Who knew, eh? Who knew that when Roy Keane first grew his Captain Haddock beard all those years ago, he would eventually transform into a cartoonish tertiary villain with anger issues. The figure of fun who is thwarted every episode.
Who knew? Apart from everyone who has met, worked with or even watched him on television for more than five minutes of course.
It should, therefore, be no surprise what we saw when Burnley and Republic of Ireland player Steven Ward´s WhatsApp messages were leaked. Once again we were shown Keane, the cartoonish parody of an angry man. Always a second away from volcanic eruption. Keane´s X-rated verbal tirades at several Irish players was only one, in a long line of irascible, irrational outbursts through the years. A vivid illustration of a psychotic pattern of behaviour of a man in love with football, yet bitter and resentful about everything in it.
An intractable nutcase, entirely unable to see his own flaws and unable to speak to people like a well-rounded adult. Anything he perceives as weakness means a man is soft and must be shouted and swore at aggressively as possible. If it doesn’t work: Shout more, swear more and be more aggressive, he’ll either “man up” or fuck off. These days they just switch off.
In some ways, it’s a sad demise for a man who is arguably Ireland’s greatest footballer and one of the finest midfielders these sceptic isles have ever seen.
Keane was a force of nature as a player. The planet-sized chip on his shoulder gave Keane a relentless drive that swarmed all over the minds of opponents like a nest of furious hornets. It was a mindset that willed him onto heights that his natural gifts – or lack thereof – would not ordinarily have allowed. Snapping, snarling, chasing and raging. An unyielding, ruthless bastard of a player and a mass of contradictions. He simultaneously inspired and alienated all he worked with.
Unfortunately, when it became time for Keane the player to transition to Keane the Manager; Keane the Coach and Keane the human being. There was no switch. Roy Keane the man and the persona were one-in-the-same the entire time. Which meant Keane kept raging and fighting in an empty room. He continues to grind axes, hold pointless grudges carry chips on his shoulder and have no sense of irony. If he had the latter, he wouldn’t be accusing a player of faking an injury, something he, himself exploded about at the 2002 World Cup when accused of the same thing. Nevertheless, here we are, with Roy Keane allegedly goading Jon Walters and calling Harry Arter a “fucking prick.”
It’s hard to even grasp whether Keane’s style would have even worked as a player today. Not because players are “soft” – so often the cry of knuckle-dragging Neanderthals the world over – but because people realise they don’t have to take shit anymore. Modern players aren’t refusing to play through injuries because they aren’t up to it. They are taking the sensible, grown-up decision to take care of themselves, so they can have a healthy and happy retirement and be able to play with their kids and have a fulfilling life off the field.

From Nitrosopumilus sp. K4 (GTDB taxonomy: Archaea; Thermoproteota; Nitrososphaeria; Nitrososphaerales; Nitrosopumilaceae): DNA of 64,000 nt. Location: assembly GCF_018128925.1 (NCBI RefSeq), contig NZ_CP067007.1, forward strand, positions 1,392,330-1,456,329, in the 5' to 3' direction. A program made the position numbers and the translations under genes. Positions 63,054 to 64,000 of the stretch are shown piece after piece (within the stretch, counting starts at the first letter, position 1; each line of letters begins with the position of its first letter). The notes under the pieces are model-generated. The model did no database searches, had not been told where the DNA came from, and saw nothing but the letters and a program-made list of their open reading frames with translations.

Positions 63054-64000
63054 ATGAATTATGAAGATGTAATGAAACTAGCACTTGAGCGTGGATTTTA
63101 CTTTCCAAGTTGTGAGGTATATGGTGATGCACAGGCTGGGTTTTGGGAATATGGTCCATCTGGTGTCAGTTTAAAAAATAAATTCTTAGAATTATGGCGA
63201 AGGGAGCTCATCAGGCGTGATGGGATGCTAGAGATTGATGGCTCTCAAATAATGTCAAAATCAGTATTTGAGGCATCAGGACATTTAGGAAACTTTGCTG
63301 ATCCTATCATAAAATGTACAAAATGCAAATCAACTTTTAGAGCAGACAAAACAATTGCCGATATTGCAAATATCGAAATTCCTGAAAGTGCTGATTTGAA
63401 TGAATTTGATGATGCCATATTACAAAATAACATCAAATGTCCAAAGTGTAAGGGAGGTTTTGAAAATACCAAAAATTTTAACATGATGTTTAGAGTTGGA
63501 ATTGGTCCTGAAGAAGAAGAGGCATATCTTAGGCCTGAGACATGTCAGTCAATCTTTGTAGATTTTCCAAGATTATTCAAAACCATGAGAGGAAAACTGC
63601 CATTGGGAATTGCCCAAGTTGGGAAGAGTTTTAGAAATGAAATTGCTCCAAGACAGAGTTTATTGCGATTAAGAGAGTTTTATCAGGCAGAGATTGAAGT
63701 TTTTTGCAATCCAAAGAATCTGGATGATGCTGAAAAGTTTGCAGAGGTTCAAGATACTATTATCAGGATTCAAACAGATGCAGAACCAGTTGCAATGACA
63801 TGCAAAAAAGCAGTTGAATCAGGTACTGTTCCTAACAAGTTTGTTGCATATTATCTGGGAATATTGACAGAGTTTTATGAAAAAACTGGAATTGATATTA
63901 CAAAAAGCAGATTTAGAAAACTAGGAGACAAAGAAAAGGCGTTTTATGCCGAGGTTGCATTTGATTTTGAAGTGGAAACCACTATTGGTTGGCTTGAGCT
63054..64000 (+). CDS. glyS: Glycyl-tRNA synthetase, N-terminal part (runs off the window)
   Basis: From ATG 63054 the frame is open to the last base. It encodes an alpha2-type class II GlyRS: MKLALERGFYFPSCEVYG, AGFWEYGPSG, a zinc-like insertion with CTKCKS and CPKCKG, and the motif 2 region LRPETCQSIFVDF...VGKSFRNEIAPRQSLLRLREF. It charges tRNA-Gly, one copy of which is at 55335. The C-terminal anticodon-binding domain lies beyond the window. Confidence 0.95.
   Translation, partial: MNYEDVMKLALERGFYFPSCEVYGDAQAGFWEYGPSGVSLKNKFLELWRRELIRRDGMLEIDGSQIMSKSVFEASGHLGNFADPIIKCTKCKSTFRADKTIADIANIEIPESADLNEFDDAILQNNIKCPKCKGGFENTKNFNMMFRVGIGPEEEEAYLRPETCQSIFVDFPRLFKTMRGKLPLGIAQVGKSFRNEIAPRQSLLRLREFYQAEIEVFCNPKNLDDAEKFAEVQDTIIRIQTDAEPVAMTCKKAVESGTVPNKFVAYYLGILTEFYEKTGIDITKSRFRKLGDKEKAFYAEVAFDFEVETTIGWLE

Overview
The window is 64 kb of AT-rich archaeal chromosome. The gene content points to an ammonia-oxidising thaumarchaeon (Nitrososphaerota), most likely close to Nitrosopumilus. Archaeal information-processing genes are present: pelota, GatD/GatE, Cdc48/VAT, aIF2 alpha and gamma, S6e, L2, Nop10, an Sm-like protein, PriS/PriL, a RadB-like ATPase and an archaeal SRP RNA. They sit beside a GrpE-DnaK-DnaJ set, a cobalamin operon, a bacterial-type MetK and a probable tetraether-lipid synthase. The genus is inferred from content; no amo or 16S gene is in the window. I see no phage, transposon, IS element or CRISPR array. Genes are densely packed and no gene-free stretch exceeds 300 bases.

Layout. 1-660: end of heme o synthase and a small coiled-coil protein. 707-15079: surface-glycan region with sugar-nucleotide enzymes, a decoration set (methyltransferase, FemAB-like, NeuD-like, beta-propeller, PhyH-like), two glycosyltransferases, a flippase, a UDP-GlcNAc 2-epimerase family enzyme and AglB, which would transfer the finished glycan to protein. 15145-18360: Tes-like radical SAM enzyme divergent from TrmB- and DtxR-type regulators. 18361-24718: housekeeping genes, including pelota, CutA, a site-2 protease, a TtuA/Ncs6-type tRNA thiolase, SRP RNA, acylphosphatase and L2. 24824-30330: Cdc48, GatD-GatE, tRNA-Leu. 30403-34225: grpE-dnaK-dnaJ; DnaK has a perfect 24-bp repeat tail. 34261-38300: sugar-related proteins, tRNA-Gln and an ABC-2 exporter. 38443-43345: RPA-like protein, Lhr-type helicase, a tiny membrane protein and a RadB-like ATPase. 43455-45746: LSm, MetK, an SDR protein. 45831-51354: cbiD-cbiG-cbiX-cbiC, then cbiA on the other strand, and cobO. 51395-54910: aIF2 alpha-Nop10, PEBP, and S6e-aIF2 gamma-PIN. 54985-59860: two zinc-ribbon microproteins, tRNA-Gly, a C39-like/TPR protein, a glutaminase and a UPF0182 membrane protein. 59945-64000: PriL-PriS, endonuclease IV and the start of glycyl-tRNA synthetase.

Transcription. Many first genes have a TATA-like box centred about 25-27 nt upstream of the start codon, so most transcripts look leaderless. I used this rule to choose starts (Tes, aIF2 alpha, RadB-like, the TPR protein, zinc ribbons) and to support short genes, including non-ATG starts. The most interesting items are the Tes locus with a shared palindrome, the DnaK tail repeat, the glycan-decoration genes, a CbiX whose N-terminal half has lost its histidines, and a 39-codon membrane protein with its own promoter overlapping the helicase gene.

By his own admission, Keane didn’t look after his body as well as he should. Why would he? He was the last generation of old school footballers. Players who drank heavily and threw themselves into the physicality no matter what the cost. Admirable in some respects but largely idiotic and self-destructive in the long run.
Keane’s way of doing things will still be heralded by some, especially by his biggest fans in Ireland and Manchester. A combination of demi-god status and the pungent aroma of toxic masculinity still give Keane clout with some fans out there. The kind of people who hate modern football, while watching a third Premier League match of the day on Galactic, fifth dimensional, high definition and balancing a cider on their third belly. Men who reminisce about the days when football was played on a muddy bog in Skelmersdale by 17 men in boiler suits and snowshoes, kicking a papier-mache cow’s head between goalposts made of coats and traffic cones.
The rather rudimentary man-management approach of Keane and his superior, Martin O’Neill, may have worked decades ago when it was deemed acceptable to be spoken to like an errant piece of sewer waste at work. However, we’re all now beginning to know better and that Keane’s abrasive, conflict as a first and last resort is not okay or effective.
The result is Keane becoming a cartoon character. Exploding into bouts of fury over minor things such as a player with a thigh strain, not training or too much milk in a cup of tea. His volatile temperament has become the source of jovial, mocking anecdotes by former teammates. Keane the player has become Keane the punchline, a man left behind by a sport, slowly but surely evolving into the 21st century.
Rather than evolving into a great coach he has become what he always hated: An expensive entertainer, paid big bucks to say shocking things on television for some cheap heat. As is always the case with the perennially angry Corkman, he only has himself to blame.